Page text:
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Climate Change Newsletter

Coffee Houses on Sustainability

The Glebe Community Association in collaboration with CAFES is hosting a series of Coffee Houses on Sustainability. Knowledgeable neighbours will be sharing their experiences on the following topics over the next few months:

  • Homes and energy – January 27, 9:30 to 11:30 am, Glebe Community Centre,
  • Reducing your carbon footprint – February 24, 9:30 to 11:30 am, Glebe Community Centre
  • Greenspace and water management – March 24, 9:30 to 11:30 am, Glebe Community Centre
  • Transportation – April 27, 9:30 to 11:30 am, Glebe Community Centre
  • Responsible consumption – May 5, 9:30 to 11:30 am, Glebe Community Centre
  • Basement flooding – June 8, 9:30 to 11:30 am, Jim Durrell Recreation Centre

The homes and energy coffee house on Saturday, January 27 will feature a presentation on the City’s Better Homes Ottawa Loan Program at 9:30 am. You can also hear from homeowners who will be sharing their experiences on solar panels, heat pumps, insulation, air tightness, energy efficient appliances, windows and doors.

Find out more and register on Eventbrite.

Electric vehicle charging station usage doubles in 2023

We’re excited to see the number of charging sessions at City installed stations was just over 10,000 last year. That’s up from 5,000 in 2022. The three stations with the highest number of charging sessions were:

  • 118 Cartier Street with 1240 charging sessions
  • 301 Laurier Avenue East with 1035 charging sessions
  • City Hall with 979 charging sessions

The usage data for 2023 is now available to view and download on Open Ottawa.

We are currently developing a personal electric vehicle strategy to support the uptake of electric vehicles in Ottawa. Stay tuned for opportunities to provide your input soon.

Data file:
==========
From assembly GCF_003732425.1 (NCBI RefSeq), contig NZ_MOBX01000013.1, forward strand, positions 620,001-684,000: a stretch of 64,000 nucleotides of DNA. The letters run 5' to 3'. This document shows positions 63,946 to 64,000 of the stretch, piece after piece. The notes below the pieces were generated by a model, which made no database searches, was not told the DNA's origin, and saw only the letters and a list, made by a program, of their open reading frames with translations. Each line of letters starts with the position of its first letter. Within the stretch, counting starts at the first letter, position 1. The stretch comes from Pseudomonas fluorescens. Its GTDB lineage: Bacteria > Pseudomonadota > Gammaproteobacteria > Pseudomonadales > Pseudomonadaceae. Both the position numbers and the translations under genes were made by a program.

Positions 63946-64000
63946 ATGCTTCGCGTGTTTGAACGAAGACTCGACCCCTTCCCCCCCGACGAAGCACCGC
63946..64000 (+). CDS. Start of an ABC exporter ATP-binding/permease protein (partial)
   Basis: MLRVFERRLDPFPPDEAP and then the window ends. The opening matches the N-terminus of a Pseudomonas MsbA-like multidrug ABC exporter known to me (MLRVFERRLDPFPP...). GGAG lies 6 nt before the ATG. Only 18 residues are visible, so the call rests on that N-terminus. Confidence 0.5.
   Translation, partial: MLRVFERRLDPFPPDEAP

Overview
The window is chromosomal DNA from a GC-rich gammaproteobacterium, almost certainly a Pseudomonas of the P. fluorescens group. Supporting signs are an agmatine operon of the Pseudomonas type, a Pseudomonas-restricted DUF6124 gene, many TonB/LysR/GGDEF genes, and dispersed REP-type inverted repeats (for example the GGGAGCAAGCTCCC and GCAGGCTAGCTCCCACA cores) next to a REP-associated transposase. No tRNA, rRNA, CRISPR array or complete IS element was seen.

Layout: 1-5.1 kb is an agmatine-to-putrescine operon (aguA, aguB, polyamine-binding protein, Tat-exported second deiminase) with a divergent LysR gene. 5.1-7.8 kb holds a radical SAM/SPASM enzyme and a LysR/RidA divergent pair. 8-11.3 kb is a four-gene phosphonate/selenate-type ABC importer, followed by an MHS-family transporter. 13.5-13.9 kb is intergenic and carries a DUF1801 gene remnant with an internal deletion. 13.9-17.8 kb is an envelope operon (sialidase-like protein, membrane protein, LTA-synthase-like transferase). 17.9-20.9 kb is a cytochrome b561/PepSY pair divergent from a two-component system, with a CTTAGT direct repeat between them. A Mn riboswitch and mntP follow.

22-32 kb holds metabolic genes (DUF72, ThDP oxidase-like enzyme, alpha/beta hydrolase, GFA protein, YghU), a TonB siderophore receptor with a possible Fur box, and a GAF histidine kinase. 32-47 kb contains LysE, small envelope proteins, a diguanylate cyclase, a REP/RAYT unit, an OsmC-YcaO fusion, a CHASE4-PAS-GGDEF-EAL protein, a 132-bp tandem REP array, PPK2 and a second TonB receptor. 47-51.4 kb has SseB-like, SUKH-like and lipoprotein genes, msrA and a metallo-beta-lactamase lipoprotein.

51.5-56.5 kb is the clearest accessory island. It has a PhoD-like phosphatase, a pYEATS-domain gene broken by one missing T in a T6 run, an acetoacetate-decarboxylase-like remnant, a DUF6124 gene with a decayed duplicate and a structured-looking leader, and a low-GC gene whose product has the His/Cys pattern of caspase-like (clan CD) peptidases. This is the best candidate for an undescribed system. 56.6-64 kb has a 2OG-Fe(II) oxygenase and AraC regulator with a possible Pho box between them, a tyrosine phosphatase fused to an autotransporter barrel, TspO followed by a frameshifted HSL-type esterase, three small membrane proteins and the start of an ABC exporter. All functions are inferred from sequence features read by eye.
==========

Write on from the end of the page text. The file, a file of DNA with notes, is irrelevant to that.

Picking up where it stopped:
Snow is still stormwater

Winter weather is part of what makes Ottawa great, but as big snow falls start to arrive, here’s a reminder that snow is stormwater too. We often think of stormwater runoff as rainfall, when in fact snow is a big source of runoff when it melts, especially come spring!

Here are three tips for dealing with snowfall at home:

  1. Keep drains clear to avoid ponding in the road during the inevitable thaw. The City of Ottawa has more than 2,700 kilometres of storm sewers and 134,020 storm drain inlets throughout Ottawa! You can tell which ones are storm drains because they usually have a fish on them.
  2. Pile your snow on permeable surfaces like your lawn where it can be absorbed easily when it melts. This simple tip can help reduce flooding in the spring and prevent pollutants like salt from flowing into the river with the melt water. Win-win all round! You can learn more about salt use by taking this Quiz from Ottawa Riverkeepers.
  3. Snowmelt flowing from your downspouts can freeze on surfaces and create slipping dangers. Consider relocating a downspout to drain that water onto your lawn. Use a downspout extender to make sure it drains at least 2 metres from your house to protect your foundation.

Want to be better prepared for snowmelt in the future? Consider installing permeable pavements on your driveways or walkways, and a soakaway pit in your yard. These two solutions help snowmelt and stormwater get absorbed into the ground where it falls, preventing erosion and environmentally damaging runoff.

Want to learn more about these and other solutions? Rain Ready Ottawa offers resources and rebates of up to $5,000 to help eligible residents manage stormwater at home. Find out more at or follow along on Instagram and Facebook.

Climate change rebates and financing

Rebates and financing are available for home energy efficiency upgrades. Find out what you’re eligible for at

Rain Ready Ottawa offers residents in priority areas up to $5,000 in rebates to help install stormwater management projects. Find out more at

The Residential Protective Plumbing Program provides financial assistance to qualified property owners for the installation of protective plumbing devices, such as sump pumps and storm and sanitary backwater valves. Find out more at